Category Archives: Iran

A Moment of Innocence (1996)

Director: Mohsen Makhmalbaf

Screenplay: Mohsen Makhmalbaf

It’s almost impossible to tell fact from fiction, documentary from narrative, in this Iranian New Wave entry, though it is much easier to ascertain that the film is something of a masterpiece. The story of this project’s genesis is extraordinary in itself: director Makhmalbaf, who spent five years in prison as a teenager for stabbing a police officer during a political rally in the late seventies, encountered the very same police officer (Mirhadi Tayebi), now unemployed and looking for work as an actor, some twenty years later at a casting call. The two subsequently decided to collaborate on a film that would revisit the scene of the stabbing, exploring its personal, political, and moral implications for both parties concerned, then and now; A Moment of Innocence is the fruit of that collaboration.

Makhmalbaf’s execution here owes something to the French nouvelle vague, with its abrupt, playfully self-reflexive intertitles and extended interview/audition scenes particularly revealing Godard’s influence. But what makes the film especially engaging on its own terms, and lends it a tremendous amount of heart, is its mingling of the real Makhmalbaf and Tayebi with the young actors they cast as themselves to appear in the film-within-a-film reenactment (Ali Bakhsi as Mohsen and Ammar Tafti as Mirhadi; Maryam Mohamadamini as the young cousin of Mohsen present at the time of the stabbing). Rather than simply dramatizing the events of the past with these young actors, Makhmalbaf allows Bakhsi, Tafti, and Mohamadamini’s own personalities and ideals to inflect the way the story is retold, producing variously confusing, whimsical, and heartbreaking results.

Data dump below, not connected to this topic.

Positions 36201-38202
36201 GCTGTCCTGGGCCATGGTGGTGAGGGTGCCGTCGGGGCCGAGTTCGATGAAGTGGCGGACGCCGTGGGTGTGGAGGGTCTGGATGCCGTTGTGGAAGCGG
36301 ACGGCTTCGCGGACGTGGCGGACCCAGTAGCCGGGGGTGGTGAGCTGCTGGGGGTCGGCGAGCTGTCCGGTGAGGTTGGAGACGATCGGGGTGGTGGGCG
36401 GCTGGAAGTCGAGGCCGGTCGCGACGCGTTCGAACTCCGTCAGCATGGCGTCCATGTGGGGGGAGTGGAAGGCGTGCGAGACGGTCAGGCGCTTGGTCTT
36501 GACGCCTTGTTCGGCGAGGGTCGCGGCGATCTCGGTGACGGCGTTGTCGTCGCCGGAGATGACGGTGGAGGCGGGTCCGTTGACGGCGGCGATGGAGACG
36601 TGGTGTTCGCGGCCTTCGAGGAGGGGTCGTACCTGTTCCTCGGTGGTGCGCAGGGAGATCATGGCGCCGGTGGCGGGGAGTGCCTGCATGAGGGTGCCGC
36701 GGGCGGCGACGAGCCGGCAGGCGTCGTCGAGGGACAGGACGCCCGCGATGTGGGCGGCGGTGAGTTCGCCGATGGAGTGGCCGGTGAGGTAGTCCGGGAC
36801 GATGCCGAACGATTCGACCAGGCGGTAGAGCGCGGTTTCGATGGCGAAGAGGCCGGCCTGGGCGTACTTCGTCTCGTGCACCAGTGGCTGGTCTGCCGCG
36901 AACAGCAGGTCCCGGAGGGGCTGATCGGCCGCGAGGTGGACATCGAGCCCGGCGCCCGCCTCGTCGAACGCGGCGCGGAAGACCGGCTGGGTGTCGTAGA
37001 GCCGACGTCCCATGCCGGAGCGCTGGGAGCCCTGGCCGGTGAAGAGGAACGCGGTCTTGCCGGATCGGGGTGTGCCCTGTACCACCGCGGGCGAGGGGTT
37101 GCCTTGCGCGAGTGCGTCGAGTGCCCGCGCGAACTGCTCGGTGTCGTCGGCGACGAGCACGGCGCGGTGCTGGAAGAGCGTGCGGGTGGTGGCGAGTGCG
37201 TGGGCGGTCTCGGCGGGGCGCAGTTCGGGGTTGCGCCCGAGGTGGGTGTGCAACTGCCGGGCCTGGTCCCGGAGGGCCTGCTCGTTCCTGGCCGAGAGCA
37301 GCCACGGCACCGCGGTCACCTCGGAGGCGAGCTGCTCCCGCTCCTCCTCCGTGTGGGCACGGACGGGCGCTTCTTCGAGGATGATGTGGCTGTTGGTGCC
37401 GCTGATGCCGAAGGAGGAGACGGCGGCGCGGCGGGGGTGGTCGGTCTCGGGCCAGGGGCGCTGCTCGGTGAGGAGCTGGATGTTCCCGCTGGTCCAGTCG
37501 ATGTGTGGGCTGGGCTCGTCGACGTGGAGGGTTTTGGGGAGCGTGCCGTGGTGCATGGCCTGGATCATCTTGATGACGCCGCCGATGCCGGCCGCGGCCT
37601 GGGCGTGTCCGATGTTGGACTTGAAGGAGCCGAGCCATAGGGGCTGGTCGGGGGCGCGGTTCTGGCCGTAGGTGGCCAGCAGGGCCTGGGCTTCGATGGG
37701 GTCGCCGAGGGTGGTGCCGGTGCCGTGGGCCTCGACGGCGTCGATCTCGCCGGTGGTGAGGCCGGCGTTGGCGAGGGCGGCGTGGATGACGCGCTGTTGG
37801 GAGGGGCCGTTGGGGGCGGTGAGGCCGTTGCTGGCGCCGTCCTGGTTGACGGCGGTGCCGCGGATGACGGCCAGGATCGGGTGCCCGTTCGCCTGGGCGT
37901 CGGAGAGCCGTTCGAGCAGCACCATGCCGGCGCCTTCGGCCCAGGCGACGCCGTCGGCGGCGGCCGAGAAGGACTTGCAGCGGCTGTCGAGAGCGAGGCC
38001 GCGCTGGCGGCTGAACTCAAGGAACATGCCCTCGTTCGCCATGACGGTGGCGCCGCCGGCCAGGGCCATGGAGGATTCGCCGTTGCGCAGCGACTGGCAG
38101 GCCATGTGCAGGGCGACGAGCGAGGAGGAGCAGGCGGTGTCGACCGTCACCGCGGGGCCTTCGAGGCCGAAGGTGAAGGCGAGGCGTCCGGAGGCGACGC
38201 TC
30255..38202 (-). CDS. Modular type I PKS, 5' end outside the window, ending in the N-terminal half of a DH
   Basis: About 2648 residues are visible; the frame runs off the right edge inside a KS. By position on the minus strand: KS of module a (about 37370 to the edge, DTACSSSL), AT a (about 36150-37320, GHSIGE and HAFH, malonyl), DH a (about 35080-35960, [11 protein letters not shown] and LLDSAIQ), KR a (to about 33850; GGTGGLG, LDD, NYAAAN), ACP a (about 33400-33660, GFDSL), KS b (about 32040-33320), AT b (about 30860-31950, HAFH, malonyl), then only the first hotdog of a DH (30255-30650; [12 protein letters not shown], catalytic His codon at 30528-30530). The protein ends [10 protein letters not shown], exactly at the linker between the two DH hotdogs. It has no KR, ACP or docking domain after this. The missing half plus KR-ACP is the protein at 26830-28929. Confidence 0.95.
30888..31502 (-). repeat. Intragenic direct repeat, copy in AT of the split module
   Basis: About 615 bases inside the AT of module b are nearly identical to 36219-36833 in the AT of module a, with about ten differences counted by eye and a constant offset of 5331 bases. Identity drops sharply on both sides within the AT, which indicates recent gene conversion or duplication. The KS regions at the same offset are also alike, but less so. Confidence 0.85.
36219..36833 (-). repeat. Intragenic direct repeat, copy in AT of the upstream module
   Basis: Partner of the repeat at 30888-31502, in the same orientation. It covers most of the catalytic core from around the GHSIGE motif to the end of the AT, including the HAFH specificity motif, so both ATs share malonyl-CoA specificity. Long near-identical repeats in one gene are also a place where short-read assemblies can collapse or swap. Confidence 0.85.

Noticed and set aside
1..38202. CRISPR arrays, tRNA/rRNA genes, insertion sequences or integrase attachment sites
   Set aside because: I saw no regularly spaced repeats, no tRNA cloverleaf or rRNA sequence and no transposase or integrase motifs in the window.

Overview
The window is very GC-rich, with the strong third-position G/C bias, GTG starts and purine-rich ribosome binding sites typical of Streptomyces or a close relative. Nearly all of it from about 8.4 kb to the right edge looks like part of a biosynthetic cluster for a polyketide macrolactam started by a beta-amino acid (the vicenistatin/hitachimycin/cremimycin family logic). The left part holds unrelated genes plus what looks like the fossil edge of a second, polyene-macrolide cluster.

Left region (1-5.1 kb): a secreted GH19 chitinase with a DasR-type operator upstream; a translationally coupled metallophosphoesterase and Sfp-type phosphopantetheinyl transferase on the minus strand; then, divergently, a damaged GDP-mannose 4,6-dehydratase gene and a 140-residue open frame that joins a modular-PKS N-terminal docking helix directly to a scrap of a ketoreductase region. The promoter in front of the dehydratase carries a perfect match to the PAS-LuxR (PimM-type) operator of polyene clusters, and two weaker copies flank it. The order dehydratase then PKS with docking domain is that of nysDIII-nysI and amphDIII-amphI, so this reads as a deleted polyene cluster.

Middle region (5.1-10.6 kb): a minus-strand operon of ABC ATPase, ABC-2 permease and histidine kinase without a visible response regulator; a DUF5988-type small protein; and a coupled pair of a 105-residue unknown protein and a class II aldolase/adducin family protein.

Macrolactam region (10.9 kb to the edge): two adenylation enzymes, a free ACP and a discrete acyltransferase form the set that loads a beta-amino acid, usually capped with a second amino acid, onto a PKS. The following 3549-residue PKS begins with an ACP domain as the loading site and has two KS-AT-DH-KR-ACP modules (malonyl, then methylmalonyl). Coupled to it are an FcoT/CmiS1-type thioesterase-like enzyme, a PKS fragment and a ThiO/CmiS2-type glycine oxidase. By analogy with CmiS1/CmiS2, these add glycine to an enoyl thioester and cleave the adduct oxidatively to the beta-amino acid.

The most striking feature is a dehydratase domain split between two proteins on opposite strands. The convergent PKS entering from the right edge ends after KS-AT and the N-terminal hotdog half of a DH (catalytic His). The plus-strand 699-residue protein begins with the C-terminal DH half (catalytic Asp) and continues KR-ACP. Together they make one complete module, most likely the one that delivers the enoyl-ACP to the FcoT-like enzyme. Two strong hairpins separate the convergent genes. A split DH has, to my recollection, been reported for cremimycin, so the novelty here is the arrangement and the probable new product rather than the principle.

By this method of allowing reality to affect fiction (and vice versa), Makhmalbaf and Tayebi’s original encounter is (or seems to be) thoroughly reinterpreted in A Moment of Innocence, confirming that no one interpretation can disclose the meaning of this encounter, and, more generally, that the passage of time both yields fresh insights into the events of the past, and serves to complicate them. The entire film pays off big time in a single, startling image that should knock the wind out of you and make your mind race.



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Filed under Asian Cinema, Cam, Iran